The Orange Conference is this month. I’ll be Atlanta and hope to see you there. This year Jon Acuff (@JonAcuff) is one of the speakers. He has remarkable advice for parents on social media use. Here are notes from his recent Orange session.
Technology is changing quickly right now. For 50 million people to get access to radio it took 30 years. For 50 million people to get access to TV it took 13 years. For 50 million people to get access to Instagram it took 18 months.
In our kids’ world, everything goes viral.
We need to redefine what social media means: Social media is any technology that lets you share something with someone else. This includes texting, comments on YouTube, Instagram, and Twitter.
Kids are growing up in technology. You don’t have to be as tech savvy as their kids. What should we tell parents about social media if we could only tell them a few things?
#1. TALK TO YOUR KIDS ABOUT SOCIAL MEDIA BEFORE THEY USE IT. Sometimes we give the world a 15 year head start before we start to have the conversations. We have conversations earlier than We expect to have them.
Give them teachable moments along the way. Invite them into the conversation you’re having. One of the great things about Facebook is you can share photos with
Grandpa. Show them that what you share gets shared. When you post a photo online, it can never be deleted. It’s like getting a social tatoo; once you get it, it cannot be removed. It is public, it gets passed around. You need to be careful about it.
Even as an adult, there are restrictions. There are sites you cannot access at work or even home. Talk to them about Google. Google should be a family site. Never search for American Girl or Girl Doll.
The best time to talk to kids about social media is today. Start today, start appropriately. Adjust your conversation to their age. Don’t think that because they are tech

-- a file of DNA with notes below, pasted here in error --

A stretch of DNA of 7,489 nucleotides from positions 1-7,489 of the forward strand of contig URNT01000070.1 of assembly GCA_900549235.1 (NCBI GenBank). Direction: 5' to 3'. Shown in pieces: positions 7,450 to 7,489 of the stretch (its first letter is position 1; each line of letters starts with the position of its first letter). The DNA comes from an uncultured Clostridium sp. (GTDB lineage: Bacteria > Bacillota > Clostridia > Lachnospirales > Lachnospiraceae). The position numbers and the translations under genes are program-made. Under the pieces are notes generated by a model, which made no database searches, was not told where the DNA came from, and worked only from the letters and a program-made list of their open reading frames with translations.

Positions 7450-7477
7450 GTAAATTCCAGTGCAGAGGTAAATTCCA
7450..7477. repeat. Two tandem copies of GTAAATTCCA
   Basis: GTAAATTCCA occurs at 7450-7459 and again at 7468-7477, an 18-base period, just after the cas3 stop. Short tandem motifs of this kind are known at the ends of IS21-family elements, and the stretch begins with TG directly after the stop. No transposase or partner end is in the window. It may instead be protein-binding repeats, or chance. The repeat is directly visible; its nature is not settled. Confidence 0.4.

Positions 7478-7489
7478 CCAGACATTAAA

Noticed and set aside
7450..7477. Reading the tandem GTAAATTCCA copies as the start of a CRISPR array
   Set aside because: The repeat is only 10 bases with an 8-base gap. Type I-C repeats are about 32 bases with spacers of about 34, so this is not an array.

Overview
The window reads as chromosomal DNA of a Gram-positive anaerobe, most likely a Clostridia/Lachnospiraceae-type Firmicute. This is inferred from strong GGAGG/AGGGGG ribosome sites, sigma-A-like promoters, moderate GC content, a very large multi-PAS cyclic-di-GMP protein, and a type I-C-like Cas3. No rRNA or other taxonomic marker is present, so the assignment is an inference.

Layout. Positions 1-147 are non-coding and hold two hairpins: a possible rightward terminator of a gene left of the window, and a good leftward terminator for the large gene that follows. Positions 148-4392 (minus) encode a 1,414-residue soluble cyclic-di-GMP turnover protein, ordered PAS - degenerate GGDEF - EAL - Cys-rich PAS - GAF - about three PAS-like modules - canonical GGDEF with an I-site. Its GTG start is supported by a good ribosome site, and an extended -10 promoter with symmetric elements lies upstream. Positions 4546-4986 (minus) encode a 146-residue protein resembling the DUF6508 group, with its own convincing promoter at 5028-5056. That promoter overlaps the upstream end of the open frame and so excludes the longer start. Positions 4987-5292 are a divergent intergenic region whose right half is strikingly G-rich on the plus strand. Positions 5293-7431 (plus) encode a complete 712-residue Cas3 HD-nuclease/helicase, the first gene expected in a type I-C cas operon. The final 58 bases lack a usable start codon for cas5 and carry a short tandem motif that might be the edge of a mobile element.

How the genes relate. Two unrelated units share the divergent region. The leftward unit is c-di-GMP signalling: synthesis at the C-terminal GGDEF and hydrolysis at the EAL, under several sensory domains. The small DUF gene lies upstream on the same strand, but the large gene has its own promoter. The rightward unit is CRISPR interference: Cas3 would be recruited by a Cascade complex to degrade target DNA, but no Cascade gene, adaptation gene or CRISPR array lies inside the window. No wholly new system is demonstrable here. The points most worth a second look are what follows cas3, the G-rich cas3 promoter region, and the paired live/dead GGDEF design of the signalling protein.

savvy, they are life savvy.
#2. BE CURIOUS. You don’t have to be an expert, but you need to be curious. Online life and real life are the same thing. Do not separate them! If your child was going to have a sleepover, you would want to meet them first, meet their parents and get to know them before you invite them into your house. You need to do the same thing with social media, get to know someone before you invite them into your digital house.
Build a real life filter by asking your child questions such as:
> What social sites are you using? (Snapchat and texting count too)
> What do your devices do? (Google what their devices do) It’s okay to let your kid be the expert in the conversation.
> What do your profiles do? (Can you write emails?) Don’t assume that everyone on a child site is a child.
> What devices do your friends have? Just because your child doesn’t have a certain device, doesn’t mean their friend won’t. You need to have that conversation as a family.
> Are you creating any content and where are you posting it?
> What are your friends posting?
Click here for more on how Jon Acuff asks these questions.
Social media is going to start making a difference in college applications. You can’t just change your name so you can’t be found by a college.
80% of job interviewers Google you before you come in for an interview now. Leave a good digital footprint. It matters for college and it matters for your job. What will we find about our kids in a Google search 15 years from now?
Help kids plug into what the church is doing. Text encouraging things to your small group. Evangelism is possible through social media.
Source for where a kid can practice their passion. (Like LEGO, photography, writing). If you want to connect with someone who does something you love, send them a short email asking one question. It takes longer to say no, than to just answer their question.
Find a Kickstarter campaign from someone in your church and help them out. Have a life that’s not just focused on you.
4. GO DARK AS A FAMILY. Don’t take a week off of Twitter and then get on and write 10 blog posts in a row about what that week was like.
The devices go to bed when we go to bed. No using them at night. No devises during meal times.
Go to a water park or some place they can’t use their phone and have to be present.
Where does it say that relationship is supposed to be efficient? We’re learning how to forget to communicate.
There is anxiety. Loneliness is at stake with our kids. Sometimes the kids that get left out will pretend they got the text too.
Self-esteem is at stake. They have a physical measurement (likes) that they use.
The internet is developing constantly.
A special thank you to @CherylKneeland for her contributions to this post!
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